Gbamanja (2003) observes that in using this approach, the teacher talk about Economics while the students read about Economics. However, the modern expository approach involves more than talking and reading about Economics, for it allows some interaction between the teacher and the students in terms of asking and being asked questions on the topic of discussion.
Obviously, the traditional teacher as information giver and textbook guided classroom has failed to bring about the desired outcome of producing thinking students (Yound & Collins, 2003). A much heralded alternative is to change the focus of the classroom from teacher dominated to student centred or actively based teaching of academic achievement than student in the traditional (lecture) instruction group in all conditions. In a research study by Gatlin (2001), he found that there was no significant difference in student’s scores at the post test between students of the guided inquiry group and traditional (lecture) group. He stated that students scores of those who received the discovery approach showed a slight decrease on the delayed post-test while students taught using the tradition (lecture) approach showed a greater decrease overtime. It can be said that students taught using traditional (lecture) means, who rely on memorization to pass test, over time often do not remember much of the information learned. That is retention of information is low with students taught with lecture method of teaching and teaching.

1.2    Statement of the Problem

Over the years, the investigation of the factors that influence academic performance of students have attracted the interest and concerns of teachers, counselors, psychologist, researchers and school administrators in Nigeria. This is because of the public outcry concerning the low standard of education in the country and the product productions of graduates with little technical know-how resulted in serious setbacks to the industrial development of the nation.
Investigations of these factors have produced several findings by researchers; some have attributed the cause of poor academic performance to a combination of personal and educational factors. The link between teaching and its techniques used the types of teaching techniques that can boost the academic performance of students. The techniques of teaching strategy that can make the students to achieve knowledge faster. Due to the aforementioned problems of poor academic performance and the gaps created by previous researchers in the area of the study, This researcher is challenged and consequently sought to conduct a study on the teaching techniques and academic performance of students in Economics in Ika Local Government Area.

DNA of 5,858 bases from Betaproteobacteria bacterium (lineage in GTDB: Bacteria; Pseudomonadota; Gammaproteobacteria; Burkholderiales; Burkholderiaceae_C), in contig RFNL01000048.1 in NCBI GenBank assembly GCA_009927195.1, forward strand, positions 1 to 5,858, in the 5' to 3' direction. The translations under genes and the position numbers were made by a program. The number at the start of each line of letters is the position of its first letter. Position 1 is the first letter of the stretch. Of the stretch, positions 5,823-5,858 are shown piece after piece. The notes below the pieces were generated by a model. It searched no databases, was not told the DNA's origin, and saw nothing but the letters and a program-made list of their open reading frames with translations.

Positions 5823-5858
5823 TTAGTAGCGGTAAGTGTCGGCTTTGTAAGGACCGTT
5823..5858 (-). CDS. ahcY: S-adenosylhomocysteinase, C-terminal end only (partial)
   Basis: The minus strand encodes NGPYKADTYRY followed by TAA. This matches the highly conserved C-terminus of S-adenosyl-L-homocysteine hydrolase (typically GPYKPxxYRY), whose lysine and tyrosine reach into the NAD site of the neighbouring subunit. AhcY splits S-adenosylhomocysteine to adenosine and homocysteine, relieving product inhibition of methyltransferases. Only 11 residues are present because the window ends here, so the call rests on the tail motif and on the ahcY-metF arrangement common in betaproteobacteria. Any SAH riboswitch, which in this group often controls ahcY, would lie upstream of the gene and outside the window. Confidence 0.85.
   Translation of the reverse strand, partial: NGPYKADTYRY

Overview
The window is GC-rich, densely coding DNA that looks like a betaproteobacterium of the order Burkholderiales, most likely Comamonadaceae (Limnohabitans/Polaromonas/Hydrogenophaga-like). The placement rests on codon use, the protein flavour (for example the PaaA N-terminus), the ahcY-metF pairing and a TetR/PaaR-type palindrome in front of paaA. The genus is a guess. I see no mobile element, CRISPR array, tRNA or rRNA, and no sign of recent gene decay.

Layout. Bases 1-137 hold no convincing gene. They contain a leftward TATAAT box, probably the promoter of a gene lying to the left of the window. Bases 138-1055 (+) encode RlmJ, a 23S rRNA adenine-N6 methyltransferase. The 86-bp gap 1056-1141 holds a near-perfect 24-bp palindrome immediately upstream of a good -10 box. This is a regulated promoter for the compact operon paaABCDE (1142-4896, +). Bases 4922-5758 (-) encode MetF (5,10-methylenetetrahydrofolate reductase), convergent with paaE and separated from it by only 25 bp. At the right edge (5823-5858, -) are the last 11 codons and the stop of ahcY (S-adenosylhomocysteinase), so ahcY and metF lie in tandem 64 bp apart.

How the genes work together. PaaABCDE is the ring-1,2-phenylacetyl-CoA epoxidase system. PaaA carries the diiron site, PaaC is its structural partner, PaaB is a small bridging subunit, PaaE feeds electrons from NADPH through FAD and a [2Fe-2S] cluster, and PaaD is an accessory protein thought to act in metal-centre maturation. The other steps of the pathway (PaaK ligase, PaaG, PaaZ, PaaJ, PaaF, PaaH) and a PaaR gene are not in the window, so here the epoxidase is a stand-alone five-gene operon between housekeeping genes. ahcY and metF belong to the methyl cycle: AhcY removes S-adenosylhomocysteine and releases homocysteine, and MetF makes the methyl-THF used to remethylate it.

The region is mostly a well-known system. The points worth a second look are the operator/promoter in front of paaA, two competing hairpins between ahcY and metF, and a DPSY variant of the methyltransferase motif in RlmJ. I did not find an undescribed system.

1.3    Purpose of the Study
The main purpose of the study is to investigate the influence of teaching techniques on academic performance of students in Economics in Ika Local Government Area. Specifically, the study sought to:
i.        To examine the effect of guided inquiry teaching techniques on academic performance of students in Economics.
ii.       To ascertain the effect of expository teaching techniques have on academic performance of students in Economics.
iii.      To determine the extent to which demonstration teaching technique influence students academic performance in Economics

1.4    Significance of the Study

                   The study will be of significant in the following ways:
i.        It will help to improve government policy in education towards the teaching techniques in secondary schools.
ii.       Also, teaching by itself would help students to recover their strength and weakness to develop positive technique of teaching in secondary education so as to enhance high performance in both internal and external examination.
iii.      The study will serve as source of future research in the area of the study.
iv.      Finally, the work will also enable the curriculum planners to deliver the structure of the curriculum in Economics, as the need arises so as to bring about a positive change in the performance levels of students.
1.5    Research Questions
                   The following research questions would guide the study:
i.        To what extent does guided-inquiry teaching technique influences academic performance of students in Economics?
ii.       To what extent does expository teaching technique influence academic performance of students in Economics?
iii.      To what extent does demonstration teaching technique influence the academic performance of students in Economics?
1.6    Research Hypotheses
The following null hypotheses were formulated to guide the study.
i.        There is no significant influence of guided inquiry teaching technique on academic performance of students in Economics.
ii.       There is no significant influence of expository teaching techniques on academic performance of students in Economics.
iii.      There is no significant influence of demonstration teaching technique on academic performance of students in Economics.